If we look after children’s well-being, not only will their learning benefit but also the skills they gain to help them manage life’s challenges will endure beyond the pandemic.
A brief daily practice of mindfulness meditation not only contributes to a better mood, but it also helps protect against the negative mental health impact of news about COVID-19.
Whether in the form of a discreet titter or a full-on roar, laughter comes with many benefits for physical and mental health.
No news isn’t necessarily good news. News is powerful, and helps us to stay connected and informed. But it’s important we regulate our news consumption - particularly during times of crisis.
Mood tracking apps are sophisticated tools that track, measure and improve our emotions. But doing so may make our emotional data vulnerable to interested third parties.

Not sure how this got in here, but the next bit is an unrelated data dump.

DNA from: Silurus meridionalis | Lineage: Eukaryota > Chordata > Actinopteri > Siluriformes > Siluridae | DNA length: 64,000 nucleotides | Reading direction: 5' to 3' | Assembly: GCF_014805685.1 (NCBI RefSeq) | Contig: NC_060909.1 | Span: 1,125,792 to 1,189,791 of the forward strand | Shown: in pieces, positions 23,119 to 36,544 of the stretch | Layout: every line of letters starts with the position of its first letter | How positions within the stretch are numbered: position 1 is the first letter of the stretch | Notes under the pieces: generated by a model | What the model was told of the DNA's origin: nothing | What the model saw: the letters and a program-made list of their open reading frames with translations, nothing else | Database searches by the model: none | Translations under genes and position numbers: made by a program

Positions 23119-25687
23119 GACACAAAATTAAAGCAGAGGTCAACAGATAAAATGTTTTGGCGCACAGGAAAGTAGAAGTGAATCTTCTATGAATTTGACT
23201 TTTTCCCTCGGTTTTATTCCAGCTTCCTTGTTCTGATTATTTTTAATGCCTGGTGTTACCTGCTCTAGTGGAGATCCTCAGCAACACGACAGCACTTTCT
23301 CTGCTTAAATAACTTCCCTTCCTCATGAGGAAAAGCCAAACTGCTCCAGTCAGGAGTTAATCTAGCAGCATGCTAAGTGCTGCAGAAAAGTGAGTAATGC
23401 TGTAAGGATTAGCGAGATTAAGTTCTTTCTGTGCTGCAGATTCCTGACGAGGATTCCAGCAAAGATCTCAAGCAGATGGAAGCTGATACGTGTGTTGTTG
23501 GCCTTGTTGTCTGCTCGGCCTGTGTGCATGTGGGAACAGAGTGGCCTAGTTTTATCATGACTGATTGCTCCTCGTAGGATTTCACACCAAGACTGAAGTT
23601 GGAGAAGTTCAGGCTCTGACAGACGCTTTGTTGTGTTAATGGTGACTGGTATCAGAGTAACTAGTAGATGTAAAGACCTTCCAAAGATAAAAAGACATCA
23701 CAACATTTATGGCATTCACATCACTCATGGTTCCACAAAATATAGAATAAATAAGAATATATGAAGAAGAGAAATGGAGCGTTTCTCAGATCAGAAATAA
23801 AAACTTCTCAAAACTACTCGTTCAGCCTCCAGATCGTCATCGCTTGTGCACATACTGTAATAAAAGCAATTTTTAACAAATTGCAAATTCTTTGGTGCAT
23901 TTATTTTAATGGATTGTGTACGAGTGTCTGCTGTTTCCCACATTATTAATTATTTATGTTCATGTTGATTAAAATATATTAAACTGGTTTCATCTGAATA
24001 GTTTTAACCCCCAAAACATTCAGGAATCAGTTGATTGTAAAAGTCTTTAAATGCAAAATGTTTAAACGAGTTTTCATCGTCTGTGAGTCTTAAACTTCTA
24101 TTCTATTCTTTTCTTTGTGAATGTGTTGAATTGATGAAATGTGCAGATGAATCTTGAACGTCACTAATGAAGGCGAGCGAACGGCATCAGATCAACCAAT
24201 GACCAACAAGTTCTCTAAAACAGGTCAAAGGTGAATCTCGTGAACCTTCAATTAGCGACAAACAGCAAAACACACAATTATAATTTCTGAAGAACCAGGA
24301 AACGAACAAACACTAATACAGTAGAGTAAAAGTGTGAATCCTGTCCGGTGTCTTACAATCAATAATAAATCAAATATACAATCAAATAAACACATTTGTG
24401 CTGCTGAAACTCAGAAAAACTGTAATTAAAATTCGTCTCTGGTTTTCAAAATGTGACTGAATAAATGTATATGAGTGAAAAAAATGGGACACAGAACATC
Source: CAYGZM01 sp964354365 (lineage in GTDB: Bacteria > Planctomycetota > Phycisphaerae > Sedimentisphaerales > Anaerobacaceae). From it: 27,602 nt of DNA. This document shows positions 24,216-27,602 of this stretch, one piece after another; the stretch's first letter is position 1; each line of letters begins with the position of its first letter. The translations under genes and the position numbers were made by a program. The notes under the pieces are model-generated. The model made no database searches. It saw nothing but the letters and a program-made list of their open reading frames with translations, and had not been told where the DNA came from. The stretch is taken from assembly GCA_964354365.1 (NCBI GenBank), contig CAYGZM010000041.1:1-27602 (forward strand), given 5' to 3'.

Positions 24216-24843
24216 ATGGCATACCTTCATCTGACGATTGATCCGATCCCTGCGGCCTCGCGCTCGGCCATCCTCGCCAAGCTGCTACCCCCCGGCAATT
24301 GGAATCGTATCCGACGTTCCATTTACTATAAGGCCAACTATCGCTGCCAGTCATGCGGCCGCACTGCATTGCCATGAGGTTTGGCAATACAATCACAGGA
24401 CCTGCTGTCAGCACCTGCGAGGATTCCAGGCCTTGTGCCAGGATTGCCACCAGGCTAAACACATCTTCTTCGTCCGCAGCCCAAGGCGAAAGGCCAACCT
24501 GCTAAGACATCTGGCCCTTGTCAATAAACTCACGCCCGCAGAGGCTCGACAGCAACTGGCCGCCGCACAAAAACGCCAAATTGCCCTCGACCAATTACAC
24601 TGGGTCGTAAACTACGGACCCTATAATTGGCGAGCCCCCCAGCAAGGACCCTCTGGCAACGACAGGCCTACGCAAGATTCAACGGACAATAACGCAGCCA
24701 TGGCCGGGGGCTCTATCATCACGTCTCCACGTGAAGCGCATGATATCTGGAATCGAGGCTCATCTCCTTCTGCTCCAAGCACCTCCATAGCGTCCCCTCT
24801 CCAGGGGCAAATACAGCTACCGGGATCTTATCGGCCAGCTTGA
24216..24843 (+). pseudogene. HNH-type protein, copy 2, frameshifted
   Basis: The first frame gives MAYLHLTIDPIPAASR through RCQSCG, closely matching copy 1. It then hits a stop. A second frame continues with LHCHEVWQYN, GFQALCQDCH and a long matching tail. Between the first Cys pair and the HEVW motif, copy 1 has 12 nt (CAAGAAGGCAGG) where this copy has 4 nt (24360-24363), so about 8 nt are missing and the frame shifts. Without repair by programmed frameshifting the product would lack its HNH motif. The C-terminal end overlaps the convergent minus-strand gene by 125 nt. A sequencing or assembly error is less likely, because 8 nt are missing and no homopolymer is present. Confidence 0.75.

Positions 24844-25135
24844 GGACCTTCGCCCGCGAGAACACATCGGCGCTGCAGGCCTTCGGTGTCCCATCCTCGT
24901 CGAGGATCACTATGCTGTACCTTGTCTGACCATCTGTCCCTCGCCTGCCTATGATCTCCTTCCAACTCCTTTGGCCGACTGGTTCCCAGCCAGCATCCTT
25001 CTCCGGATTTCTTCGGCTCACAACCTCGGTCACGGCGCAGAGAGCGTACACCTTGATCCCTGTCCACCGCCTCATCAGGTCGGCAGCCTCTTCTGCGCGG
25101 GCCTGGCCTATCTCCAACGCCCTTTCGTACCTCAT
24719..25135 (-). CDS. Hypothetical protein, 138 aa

When our COVID-19 lockdowns end, we can’t afford to stop caring about collective well-being. NZ is well positioned to show the world how it’s done – if we listen to Māori and other diverse voices.
Noting nature around you – it could be a glance outside, tending plants, or ‘green’ exercise – will improve your well-being, research shows. The coronavirus pandemic has made it even more important.
Researchers asked women to log the times they felt sexually objectified on their smartphones. They found objectification harms women’s well-being – even if they’re just witnessing it.